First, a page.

All in Research Topics

Racial Disparity of Incarcerated Youth

This map includes rates of incarceration for each state broken out by race, ethnicity, and gender. Custody rates are calculated per 100,000 juveniles ages 10 through the upper age of original juvenile court jurisdiction in each State. Click on a state to see that state’s overall number of incarcerated youth, and breakdowns of incarcerated youth by race, ethnicity, and gender as compared to the general youth population in that state.

Promoting a New Direction for Youth Justice: Strategies to Fund a Community-Based Continuum of Care and Opportunity

This report identifies proven, promising, and innovative strategies for identifying funds and using those resources to invest in a robust continuum of care and opportunity, particularly in historically disenfranchised communities in which youth and families may be particularly susceptible to justice system involvement. The strategies put forth in this brief cover four areas: capturing and redirecting savings from reduced youth incarceration and facility closure; repurposing youth facilities and leveraging land value; maximizing existing state and federal funding opportunities; and implementing innovative strategies to fund community investment.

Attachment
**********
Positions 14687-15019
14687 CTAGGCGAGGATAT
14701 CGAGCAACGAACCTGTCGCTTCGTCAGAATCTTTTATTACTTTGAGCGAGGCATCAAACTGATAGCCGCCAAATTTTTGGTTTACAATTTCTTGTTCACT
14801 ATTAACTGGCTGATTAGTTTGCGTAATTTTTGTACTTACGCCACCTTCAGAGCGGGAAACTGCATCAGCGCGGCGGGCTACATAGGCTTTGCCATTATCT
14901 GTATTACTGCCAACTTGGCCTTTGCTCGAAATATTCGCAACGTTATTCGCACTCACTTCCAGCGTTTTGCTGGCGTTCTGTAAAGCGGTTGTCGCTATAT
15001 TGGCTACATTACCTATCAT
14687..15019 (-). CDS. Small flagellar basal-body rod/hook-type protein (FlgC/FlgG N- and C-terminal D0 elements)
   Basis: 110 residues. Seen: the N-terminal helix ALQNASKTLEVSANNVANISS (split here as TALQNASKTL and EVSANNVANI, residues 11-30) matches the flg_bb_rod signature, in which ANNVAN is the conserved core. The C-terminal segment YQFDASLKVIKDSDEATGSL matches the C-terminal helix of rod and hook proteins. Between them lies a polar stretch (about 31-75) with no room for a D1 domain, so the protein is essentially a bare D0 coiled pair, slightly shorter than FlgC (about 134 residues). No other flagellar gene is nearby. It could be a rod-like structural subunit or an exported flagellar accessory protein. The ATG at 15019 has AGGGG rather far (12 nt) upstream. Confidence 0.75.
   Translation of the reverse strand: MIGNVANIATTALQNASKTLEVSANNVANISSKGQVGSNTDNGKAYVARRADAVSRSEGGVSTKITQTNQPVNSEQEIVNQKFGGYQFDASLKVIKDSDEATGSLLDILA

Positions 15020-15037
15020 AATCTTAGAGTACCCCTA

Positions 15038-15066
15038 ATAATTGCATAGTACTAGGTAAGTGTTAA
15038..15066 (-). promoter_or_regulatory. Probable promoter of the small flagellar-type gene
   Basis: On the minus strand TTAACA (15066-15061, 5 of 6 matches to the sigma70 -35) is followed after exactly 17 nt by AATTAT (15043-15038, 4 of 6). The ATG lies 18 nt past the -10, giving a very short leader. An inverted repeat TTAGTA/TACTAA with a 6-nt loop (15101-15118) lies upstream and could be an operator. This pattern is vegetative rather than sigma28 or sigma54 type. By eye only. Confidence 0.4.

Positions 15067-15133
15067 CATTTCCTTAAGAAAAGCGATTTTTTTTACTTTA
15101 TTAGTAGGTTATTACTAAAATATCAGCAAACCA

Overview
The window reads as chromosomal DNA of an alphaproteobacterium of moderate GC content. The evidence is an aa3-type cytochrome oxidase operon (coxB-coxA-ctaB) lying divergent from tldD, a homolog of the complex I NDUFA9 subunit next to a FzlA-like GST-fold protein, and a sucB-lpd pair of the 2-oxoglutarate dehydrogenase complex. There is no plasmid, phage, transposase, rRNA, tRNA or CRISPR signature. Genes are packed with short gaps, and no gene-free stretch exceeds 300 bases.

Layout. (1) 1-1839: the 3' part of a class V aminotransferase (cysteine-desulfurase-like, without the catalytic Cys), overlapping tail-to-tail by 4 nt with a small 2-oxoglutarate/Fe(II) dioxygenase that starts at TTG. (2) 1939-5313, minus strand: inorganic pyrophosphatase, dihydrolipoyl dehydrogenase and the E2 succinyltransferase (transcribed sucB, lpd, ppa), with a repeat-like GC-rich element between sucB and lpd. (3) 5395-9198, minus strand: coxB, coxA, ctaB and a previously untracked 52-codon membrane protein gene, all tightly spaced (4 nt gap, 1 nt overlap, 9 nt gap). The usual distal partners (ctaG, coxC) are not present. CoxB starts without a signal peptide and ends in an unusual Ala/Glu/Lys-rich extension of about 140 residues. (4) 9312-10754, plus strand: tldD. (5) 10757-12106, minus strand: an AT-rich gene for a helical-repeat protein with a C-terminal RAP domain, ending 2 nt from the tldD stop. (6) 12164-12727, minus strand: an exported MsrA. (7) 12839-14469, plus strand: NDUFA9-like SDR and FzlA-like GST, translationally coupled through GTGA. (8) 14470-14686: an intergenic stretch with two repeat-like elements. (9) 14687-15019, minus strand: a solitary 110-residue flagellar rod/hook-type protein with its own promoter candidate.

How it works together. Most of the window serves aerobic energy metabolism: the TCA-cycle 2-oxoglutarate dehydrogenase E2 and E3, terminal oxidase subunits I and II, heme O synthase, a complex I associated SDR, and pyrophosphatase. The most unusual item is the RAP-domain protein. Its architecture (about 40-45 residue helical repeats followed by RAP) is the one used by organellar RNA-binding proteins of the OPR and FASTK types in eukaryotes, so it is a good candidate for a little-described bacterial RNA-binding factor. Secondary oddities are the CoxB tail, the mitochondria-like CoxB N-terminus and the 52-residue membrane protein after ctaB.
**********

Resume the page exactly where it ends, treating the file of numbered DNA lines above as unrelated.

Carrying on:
Juvenile Facility Data Added to Statistical Briefing Book

OJJDP has updated its Statistical Briefing Book to include national and state data from the 2016 Juvenile Residential Facility Census.

Resources include:

Developed for OJJDP by the National Center for Juvenile Justice, the research division of the National Council of Juvenile and Family Court Judges, the Statistical Briefing Book offers easy online access to statistics on a variety of juvenile justice topics.

Transforming Juvenile Justice Systems to Improve Public Safety and Youth Outcomes

Juvenile justice systems have undoubtedly made extraordinary improvements over the past two decades—incarceration rates have been cut in half nationwide; juvenile arrest rates remain at historical lows; and, in alignment with what research shows works to improve outcomes for youth, the majority of states have adopted data-driven tools and evidence-based programming. But other measures tell a more complex story: in spite of recent gains, most juvenile justice systems are still not operating as effectively as possible.